New rules affecting Duplin solid waste sites
By Catharin Shepard
Published in News on October 18, 2009 2:00 AM
The Duplin County solid waste sites have undergone, and are still undergoing, a number of changes with new state and local regulatory policies recently going into effect.
Since state law went into effect banning plastic bottles, wooden pallets and oil filters from the county sites, there has been an increased demand for recycling, county solid waste director Bee Barnett said.
"As far as the county, we already have a full-fledged recycling in the county anyway. We run our own recycling centers,"he said. "We've seen a little increase. Some of my towns that have gone out of recycling, the public is sort of pushing that they want recycling back."
County taxpayers fund the public sites, including the recycling sites, and the county then sells the collected recyclables to try and help support the effort. For a period of time, the county was not making much money from the sales because prices were so low, Barnett said. But lately, the prices have begun creeping slowly upward, a positive sign, he said.
"We're operating the same way. Thank God the market has changed. You never make money at it, you just try to offset it," Barnett said.
In many ways, the trash sites are even an indicator of economic health.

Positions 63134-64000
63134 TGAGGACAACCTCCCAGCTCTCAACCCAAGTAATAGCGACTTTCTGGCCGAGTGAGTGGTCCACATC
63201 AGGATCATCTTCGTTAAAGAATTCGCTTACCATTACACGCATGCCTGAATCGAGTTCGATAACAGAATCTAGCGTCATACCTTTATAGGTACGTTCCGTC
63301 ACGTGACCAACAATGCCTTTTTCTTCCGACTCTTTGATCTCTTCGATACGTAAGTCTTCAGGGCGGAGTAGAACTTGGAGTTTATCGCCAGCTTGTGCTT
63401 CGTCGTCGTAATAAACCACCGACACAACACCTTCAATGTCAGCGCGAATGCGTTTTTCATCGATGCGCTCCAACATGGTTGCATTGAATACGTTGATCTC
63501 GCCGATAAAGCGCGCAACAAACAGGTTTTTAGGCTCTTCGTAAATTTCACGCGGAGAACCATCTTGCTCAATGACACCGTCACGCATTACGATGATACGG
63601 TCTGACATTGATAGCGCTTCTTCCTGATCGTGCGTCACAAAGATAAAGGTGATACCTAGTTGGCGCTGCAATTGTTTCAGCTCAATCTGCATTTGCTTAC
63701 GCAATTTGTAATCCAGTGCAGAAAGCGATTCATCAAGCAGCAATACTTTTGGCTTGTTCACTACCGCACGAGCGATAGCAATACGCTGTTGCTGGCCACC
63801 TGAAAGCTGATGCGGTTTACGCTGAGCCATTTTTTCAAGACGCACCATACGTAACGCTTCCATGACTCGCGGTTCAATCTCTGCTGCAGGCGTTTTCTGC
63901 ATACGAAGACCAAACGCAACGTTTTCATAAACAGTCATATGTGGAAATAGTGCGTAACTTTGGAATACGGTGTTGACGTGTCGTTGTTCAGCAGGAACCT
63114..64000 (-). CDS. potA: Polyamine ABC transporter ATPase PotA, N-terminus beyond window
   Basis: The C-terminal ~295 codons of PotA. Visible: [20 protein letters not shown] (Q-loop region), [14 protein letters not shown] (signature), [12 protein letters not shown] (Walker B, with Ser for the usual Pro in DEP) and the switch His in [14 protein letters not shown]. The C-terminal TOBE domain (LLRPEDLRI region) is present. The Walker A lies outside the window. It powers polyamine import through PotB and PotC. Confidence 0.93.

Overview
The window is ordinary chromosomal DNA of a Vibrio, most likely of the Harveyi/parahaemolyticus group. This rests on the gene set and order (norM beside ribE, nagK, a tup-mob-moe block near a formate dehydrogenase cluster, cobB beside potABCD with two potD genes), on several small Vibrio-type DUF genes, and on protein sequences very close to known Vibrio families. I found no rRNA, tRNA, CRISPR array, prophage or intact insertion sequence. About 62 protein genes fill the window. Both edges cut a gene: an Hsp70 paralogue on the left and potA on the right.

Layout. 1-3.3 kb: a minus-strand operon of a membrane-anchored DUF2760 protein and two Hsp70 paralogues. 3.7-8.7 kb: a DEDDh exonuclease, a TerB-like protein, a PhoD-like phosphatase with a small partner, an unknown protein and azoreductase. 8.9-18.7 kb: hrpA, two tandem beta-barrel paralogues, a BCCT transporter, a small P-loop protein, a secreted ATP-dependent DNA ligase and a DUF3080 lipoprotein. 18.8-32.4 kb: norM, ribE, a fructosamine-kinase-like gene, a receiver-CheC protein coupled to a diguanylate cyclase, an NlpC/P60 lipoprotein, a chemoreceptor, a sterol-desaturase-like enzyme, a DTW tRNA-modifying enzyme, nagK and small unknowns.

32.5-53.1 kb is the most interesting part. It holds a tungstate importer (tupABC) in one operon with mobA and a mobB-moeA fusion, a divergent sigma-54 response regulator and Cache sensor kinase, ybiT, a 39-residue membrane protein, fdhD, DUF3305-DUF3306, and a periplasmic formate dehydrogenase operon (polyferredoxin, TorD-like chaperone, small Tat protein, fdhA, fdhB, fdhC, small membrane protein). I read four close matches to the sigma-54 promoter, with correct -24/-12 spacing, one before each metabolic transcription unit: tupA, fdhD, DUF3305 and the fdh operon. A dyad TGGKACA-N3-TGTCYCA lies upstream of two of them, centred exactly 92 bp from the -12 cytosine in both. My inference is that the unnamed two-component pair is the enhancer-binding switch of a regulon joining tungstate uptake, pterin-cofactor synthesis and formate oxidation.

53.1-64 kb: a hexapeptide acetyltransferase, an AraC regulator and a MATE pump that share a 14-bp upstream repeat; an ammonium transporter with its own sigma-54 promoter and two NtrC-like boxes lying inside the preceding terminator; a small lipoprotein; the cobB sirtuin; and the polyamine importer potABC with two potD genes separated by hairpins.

"You can tell the economy by your trash," he said. "When the economy's bad, they can't afford to buy the new things, they can't afford to throw the old things away."
Based on what he is seeing, the economy may be on the upswing. However, another indicator may have demonstrated the opposite. The county recently had a poorly attended cleanup day, free to taxpayers, when the transfer stations were open to the public for disposal.
However, wooden pallets are not being accepted for recycling because of a lack of companies will to handle them.
Counties are no longer allowed to dispose of oil filters. Duplin County has ordered state of the art bins, not barrels, to collect and later recycle the filters. The bins will be purchased using taxpayer money, but in the meantime, the waste sites are using barrels temporarily. Businesses are entirely banned from using the county sites for the filters.
Farmers, though, can still use the sites for now -- at least until commissioners make a final decision on their use of transfer stations.